A video of Fedele Lizzi’s recent talk, “Pointless Physics” is now published on YouTube: https://www.youtube.com/watch?v=cn8XMHdaC1g or see the ‘Speakers’ tab for videos of (almost) all our past speakers.
Our new Templeton grant will make possible a modest additional fellowship for PhD students admitted to UIC as Teaching Assistants to pursue philosophy of physics.
“A two-year top-up fellowship of $2,500/year is available for a suitable student admitted with a TAship. The student would have demonstrated interest and ability in philosophy of physics, and working with the Beyond Spacetime group under the direction of Professor Nick Huggett. No special application is required, but the application should address qualification to pursue philosophy of physics, and suitable candidates will be interviewed by Professor Huggett before a decision is reached”
Please pass this on to any undergraduates considering where to apply for graduate school for philosophy of physics.
Information on applying to UIC is found here: https://phil.uic.edu/graduate/prospective-grads/
We invite interested scholars for short visits to the Cosmology Beyond Spacetime research group located in the philosophy department at the University of Illinois at Chicago in Spring 2020. To facilitate visits we can offer financial assistance for travel and lodging, office facilities, and of course excellent intellectual company. Visits can be from a few days to a few weeks (or possibly longer).
We hope to have range of visitors: faculty and graduate students; general philosophers, philosophers of physics, and physicists; those sharing their expertise, and those learning about the philosophy of quantum gravity and the work of our group and speakers. Visitors will help us inform the philosophical and physics communities about philosophical issues in quantum gravity; and they will help us learn more about these philosophical dimensions though our interactions. While visitors will be credentialed philosophers or physicists, in some cases a credible interest in professional engagement with the group will be more important than prior work in quantum gravity.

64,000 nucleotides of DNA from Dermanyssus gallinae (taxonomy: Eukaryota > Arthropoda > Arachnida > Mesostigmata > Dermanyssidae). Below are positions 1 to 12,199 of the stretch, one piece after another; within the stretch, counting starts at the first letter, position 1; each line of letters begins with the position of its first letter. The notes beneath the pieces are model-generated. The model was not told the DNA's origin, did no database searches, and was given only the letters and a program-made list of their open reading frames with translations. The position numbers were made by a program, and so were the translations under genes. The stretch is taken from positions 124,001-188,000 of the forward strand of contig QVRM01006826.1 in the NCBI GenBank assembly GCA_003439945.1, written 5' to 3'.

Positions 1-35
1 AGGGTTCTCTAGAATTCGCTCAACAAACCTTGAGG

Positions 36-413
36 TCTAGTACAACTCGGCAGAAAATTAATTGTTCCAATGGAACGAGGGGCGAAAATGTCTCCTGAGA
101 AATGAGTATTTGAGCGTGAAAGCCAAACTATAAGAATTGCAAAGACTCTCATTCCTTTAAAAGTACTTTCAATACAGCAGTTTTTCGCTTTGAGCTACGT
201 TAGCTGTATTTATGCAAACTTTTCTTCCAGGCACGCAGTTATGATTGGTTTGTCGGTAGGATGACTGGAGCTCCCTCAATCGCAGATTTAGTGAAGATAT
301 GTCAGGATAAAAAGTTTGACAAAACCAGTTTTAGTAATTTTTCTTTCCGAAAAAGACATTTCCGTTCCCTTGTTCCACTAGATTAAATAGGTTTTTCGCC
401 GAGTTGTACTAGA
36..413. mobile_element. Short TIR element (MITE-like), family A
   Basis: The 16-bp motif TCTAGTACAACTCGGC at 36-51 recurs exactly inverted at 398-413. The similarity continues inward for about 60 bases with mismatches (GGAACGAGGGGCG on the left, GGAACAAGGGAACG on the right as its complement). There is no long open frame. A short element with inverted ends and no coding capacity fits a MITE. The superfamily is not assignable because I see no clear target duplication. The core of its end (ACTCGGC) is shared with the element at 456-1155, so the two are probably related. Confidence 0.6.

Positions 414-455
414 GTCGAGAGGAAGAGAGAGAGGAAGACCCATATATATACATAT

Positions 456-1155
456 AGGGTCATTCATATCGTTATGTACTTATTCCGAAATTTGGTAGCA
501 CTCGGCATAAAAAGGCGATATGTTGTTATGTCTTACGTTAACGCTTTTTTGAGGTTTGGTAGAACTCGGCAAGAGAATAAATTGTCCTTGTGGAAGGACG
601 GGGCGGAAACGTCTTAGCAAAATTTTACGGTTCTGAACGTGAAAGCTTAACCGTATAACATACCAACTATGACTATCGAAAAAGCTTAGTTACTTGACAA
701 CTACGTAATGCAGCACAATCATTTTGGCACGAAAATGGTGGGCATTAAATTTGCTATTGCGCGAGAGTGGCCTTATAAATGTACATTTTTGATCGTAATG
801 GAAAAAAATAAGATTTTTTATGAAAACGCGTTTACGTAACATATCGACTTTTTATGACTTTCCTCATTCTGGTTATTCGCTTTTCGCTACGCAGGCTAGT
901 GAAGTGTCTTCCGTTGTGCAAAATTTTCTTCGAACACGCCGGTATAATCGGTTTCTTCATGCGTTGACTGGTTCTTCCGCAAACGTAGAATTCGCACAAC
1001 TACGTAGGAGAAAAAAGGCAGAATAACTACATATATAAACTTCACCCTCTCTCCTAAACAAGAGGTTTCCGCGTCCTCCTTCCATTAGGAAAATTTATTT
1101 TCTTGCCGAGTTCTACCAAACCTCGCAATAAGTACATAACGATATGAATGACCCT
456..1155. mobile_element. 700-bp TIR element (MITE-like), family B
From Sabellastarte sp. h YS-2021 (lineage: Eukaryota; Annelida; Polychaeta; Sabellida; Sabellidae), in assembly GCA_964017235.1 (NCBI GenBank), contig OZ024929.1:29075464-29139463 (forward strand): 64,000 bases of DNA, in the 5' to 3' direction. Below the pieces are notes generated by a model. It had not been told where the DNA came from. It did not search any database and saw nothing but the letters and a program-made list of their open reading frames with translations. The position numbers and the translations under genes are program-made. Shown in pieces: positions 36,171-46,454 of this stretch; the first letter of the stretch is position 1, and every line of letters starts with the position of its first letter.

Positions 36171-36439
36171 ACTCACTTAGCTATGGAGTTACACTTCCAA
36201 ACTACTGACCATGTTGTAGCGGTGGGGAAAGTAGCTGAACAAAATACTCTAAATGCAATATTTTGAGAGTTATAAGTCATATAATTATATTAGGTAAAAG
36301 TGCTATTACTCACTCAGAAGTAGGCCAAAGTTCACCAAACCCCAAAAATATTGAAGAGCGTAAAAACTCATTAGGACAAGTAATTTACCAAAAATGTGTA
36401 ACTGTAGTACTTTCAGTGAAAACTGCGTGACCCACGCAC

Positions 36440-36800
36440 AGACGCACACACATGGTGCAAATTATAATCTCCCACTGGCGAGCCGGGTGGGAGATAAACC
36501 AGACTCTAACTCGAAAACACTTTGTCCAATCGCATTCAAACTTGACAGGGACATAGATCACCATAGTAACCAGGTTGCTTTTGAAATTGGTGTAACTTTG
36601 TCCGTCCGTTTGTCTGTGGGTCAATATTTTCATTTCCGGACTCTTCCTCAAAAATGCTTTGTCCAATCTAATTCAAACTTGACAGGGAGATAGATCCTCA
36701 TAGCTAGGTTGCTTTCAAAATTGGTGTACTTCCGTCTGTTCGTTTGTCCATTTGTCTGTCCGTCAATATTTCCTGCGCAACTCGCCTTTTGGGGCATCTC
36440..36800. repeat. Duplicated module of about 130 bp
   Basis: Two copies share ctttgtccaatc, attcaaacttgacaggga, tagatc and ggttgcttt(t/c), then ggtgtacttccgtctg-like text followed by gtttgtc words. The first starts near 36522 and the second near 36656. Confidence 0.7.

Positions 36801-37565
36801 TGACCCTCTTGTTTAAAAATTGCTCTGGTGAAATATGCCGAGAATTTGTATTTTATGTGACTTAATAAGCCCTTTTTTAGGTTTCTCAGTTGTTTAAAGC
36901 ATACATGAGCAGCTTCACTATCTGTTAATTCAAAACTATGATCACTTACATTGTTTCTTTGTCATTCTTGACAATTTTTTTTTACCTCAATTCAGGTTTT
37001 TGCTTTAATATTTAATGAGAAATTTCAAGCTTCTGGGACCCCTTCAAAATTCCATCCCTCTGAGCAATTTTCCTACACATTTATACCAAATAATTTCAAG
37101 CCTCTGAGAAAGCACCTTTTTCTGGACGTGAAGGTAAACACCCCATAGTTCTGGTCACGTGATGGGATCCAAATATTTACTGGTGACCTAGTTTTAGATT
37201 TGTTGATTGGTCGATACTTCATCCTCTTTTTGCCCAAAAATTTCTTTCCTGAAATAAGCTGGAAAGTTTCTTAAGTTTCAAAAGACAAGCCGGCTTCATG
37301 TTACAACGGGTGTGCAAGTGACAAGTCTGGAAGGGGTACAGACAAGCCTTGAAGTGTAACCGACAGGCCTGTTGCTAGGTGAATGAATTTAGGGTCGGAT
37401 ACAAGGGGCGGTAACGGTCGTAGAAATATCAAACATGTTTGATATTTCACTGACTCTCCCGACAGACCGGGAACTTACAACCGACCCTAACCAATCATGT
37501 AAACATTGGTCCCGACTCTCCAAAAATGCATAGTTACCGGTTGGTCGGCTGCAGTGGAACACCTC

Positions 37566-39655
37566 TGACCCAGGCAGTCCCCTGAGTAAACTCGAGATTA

In the first instance, potential visitors are requested to send a brief (one page) letter of interest, explaining their current academic status, research focus, and interest in our project. Please also explain any special activities you would like to undertake with the group, date(s) you would like to visit, and estimated cost of a flight. We will request further information as needed, and discuss times and budgets (up to $500, with the possibility of more for longer visits, depending on demand) with successful applicants.
We especially encourage applications from women and underrepresented minorities.
Review of requests will be ongoing.
Send letters of interest to email@example.com. And please share the invitation.
Nick Huggett, UIC
• Wednesday 16 October 2019 at UIC at 11 am – Fedele Lizzi (Napoli): Pointless Physics
Abstract: I will describe the role of points in modern physics, and in particular in the attempts to built a theory of quantum gravity. Modern theories will require a quantum spacetime, and in it the usual concept of point, as we have used so far, may lose its meaning. In particular I will discuss noncommutative geometry, a branch born to describe the quantum space of velocity and momenta, and how it could be useful in quantum gravity. In terms of technical difficulty, this talk rates 3/5 .
Please join us! (We will try to stream on YouTube.)
The Beyond Spacetime project of Nick Huggett (Illinois-Chicago) and Christian Wüthrich (Geneva) announces the award of a $600K grant from the John Templeton Foundation, to support their work on the project “Cosmology Beyond Spacetime”. Activities will include pre- and post-doctoral fellowships, speaker series, meetings, and publications. Follow the project on beyondspacetime.net, where some activities are already advertised; more information will follow soon.
The Center for Philosophy of Science at the University of Pittsburgh invites applications for Fellowships supporting visits in the Center for a term or an academic year during the year 2020-2021. For details, visit the Center Website, www.pitt.edu/~pittcntr and see:
The Center is pleased to announce that Nick Huggett will be the Senior Visiting Fellow for the academic year September 2020 – April 2021. We encourage applications for Postdoctoral and Visiting Fellowships from scholars whose research intersects with Professor Huggett’s.
Call for Papers: Conference on the Foundations of Cosmology and Quantum Gravity
At New York University Abu Dhabi (NYUAD) on January 19-21, 2020.